My old roommate used to bring Long Trail’s Blackbeary Wheat back to Syracuse after going home to Vermont for breaks. It was always something to look forward to and was a nice beer to help change the season from dreary and cold to sunny and warm. I really liked it, but it did have a novelty to it because we could only get it after breaks. I was anxious to give it a go many years removed from the original tasting, so I picked up a six-pack last weekend. While not outstanding nor terrible, Blackbeary Wheat is a very respectable fruit beer.
Upon pouring into a glass, you first notice two things: the aroma and color. The first thing that strikes you is the bouquet. It’s not overwhelmingly sweet as to turn you off, but enough to make you thirsty. Dark berry notes are less intense than lighter ones, and thus more inviting. The second thing is the extremely light, completely clear color, which is as light as an American light beer (the head is also reminiscent). Above the curiously light color, though, the aroma is what grabs you most. Upon drinking, you’re met with a remarkably light mouthfeel that feels like you’re drinking a light beer. The weight, or lack thereof, is consistent through the finish and crisp the whole way. The blackberry flavor meets you immediately and offers a different type of fruit not commonly found in fruit beers. It’s very nice and has a subdued sweetness compared to other berry mixtures that are more common. The fruit sweetness starts lighter and builds slightly as the sip progresses, reaching it’s peak at the finish, although it’s not too high of a summit. The end of the sip has just a bit more sweetness than the rest of the sip, and the fruit flavor finishes off nicely without much aftertaste.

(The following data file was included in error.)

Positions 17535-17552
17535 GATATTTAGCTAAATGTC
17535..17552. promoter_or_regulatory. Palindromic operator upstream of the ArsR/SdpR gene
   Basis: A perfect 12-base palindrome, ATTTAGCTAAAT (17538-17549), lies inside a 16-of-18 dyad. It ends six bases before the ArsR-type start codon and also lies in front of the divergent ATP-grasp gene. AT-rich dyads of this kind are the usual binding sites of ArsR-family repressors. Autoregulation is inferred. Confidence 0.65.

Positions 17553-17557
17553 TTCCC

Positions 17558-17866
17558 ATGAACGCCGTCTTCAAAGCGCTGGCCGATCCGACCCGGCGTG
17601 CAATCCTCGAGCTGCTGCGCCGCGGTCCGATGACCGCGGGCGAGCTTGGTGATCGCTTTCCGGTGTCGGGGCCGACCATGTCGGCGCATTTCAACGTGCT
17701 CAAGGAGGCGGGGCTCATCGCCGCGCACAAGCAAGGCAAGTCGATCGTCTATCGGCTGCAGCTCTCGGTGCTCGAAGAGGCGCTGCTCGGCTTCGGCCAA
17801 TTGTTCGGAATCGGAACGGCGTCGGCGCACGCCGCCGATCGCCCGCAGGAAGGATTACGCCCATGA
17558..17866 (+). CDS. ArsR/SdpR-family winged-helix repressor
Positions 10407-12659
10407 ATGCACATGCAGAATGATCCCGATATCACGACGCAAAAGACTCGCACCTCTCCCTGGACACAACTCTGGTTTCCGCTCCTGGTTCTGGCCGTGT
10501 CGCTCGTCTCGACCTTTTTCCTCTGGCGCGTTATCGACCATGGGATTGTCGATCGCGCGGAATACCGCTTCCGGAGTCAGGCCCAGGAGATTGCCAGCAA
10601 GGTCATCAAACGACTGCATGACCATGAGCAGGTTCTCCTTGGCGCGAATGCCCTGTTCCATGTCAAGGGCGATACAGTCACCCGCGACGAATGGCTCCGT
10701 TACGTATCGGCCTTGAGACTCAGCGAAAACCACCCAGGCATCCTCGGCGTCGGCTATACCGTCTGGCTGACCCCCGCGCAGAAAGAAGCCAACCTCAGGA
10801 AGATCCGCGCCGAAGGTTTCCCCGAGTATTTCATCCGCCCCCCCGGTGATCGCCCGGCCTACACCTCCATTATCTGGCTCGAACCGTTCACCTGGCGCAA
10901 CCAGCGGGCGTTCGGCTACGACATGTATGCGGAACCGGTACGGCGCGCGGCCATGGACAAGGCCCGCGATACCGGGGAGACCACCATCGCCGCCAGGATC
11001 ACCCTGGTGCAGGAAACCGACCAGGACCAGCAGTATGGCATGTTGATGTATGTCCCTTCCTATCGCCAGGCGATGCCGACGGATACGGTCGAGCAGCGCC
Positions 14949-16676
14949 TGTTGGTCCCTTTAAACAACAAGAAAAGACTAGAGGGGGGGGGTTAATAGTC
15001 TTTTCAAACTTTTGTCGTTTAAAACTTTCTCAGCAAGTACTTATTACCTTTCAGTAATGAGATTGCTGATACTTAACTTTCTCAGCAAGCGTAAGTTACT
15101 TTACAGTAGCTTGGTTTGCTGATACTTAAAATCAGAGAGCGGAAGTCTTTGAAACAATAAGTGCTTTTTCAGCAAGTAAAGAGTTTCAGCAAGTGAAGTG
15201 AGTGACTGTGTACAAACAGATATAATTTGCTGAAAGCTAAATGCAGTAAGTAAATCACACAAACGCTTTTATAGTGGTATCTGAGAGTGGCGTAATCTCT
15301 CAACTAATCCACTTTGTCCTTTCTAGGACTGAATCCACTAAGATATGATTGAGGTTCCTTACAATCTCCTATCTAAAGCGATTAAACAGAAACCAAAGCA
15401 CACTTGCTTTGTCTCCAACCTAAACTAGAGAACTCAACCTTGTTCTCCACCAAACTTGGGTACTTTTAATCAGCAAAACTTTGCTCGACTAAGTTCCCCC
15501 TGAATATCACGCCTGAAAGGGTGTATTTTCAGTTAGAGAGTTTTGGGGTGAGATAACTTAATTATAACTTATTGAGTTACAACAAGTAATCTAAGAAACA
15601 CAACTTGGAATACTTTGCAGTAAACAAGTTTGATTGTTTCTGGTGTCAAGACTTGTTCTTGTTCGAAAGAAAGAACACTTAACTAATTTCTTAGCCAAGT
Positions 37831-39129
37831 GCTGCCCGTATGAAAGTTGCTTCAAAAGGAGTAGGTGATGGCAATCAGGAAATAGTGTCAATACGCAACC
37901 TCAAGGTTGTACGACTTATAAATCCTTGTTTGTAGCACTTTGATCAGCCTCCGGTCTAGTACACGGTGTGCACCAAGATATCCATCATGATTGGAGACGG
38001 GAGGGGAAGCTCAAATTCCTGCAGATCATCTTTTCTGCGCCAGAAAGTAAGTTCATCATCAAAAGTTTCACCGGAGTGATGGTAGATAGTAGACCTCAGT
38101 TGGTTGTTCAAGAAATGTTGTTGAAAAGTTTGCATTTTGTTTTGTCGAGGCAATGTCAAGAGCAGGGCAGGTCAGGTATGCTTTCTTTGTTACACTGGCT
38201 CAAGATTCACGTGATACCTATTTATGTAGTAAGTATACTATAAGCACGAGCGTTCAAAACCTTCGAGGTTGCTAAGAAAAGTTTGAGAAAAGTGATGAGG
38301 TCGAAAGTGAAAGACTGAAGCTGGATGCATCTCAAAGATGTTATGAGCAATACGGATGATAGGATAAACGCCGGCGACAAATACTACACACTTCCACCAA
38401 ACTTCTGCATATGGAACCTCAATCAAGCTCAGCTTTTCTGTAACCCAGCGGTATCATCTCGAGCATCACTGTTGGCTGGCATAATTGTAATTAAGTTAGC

While not an outstanding beer, Blackbeary Wheat is one of my top choices for fruit beers. One reason I prefer Blackbeary Wheat to others is that it’s a beer first and the fruit comes second. Far too often fruit beers hit you too hard with sweetness, leaving you with a beer that tastes like it’s half juice-half beer. In this case, the beer is a vehicle for the fruit, not the reverse. Another quality this beer boasts is the sweetness doesn’t accumulate to the point that it makes you full. Because it’s so light and the sweetness isn’t overpowering, you’re not left with a strong aftertaste that will turn you off to having another. It’s also very refreshing, and with 4.0% ABV, is very sessionable (although I dislike the term). Compared with other American fruit styles, Blackbeary Wheat more closely resembles a lambic, the Belgian farmhouse style. Despite it’s attributes, for a wheat beer it’s not very wheat-like. There’s no cloudiness or creaminess to it, and a little extra from the wheat would fill this beer out nicely.
If you really like fruit beers, or are still searching for the right one, you’ll like Blackbeary Wheat.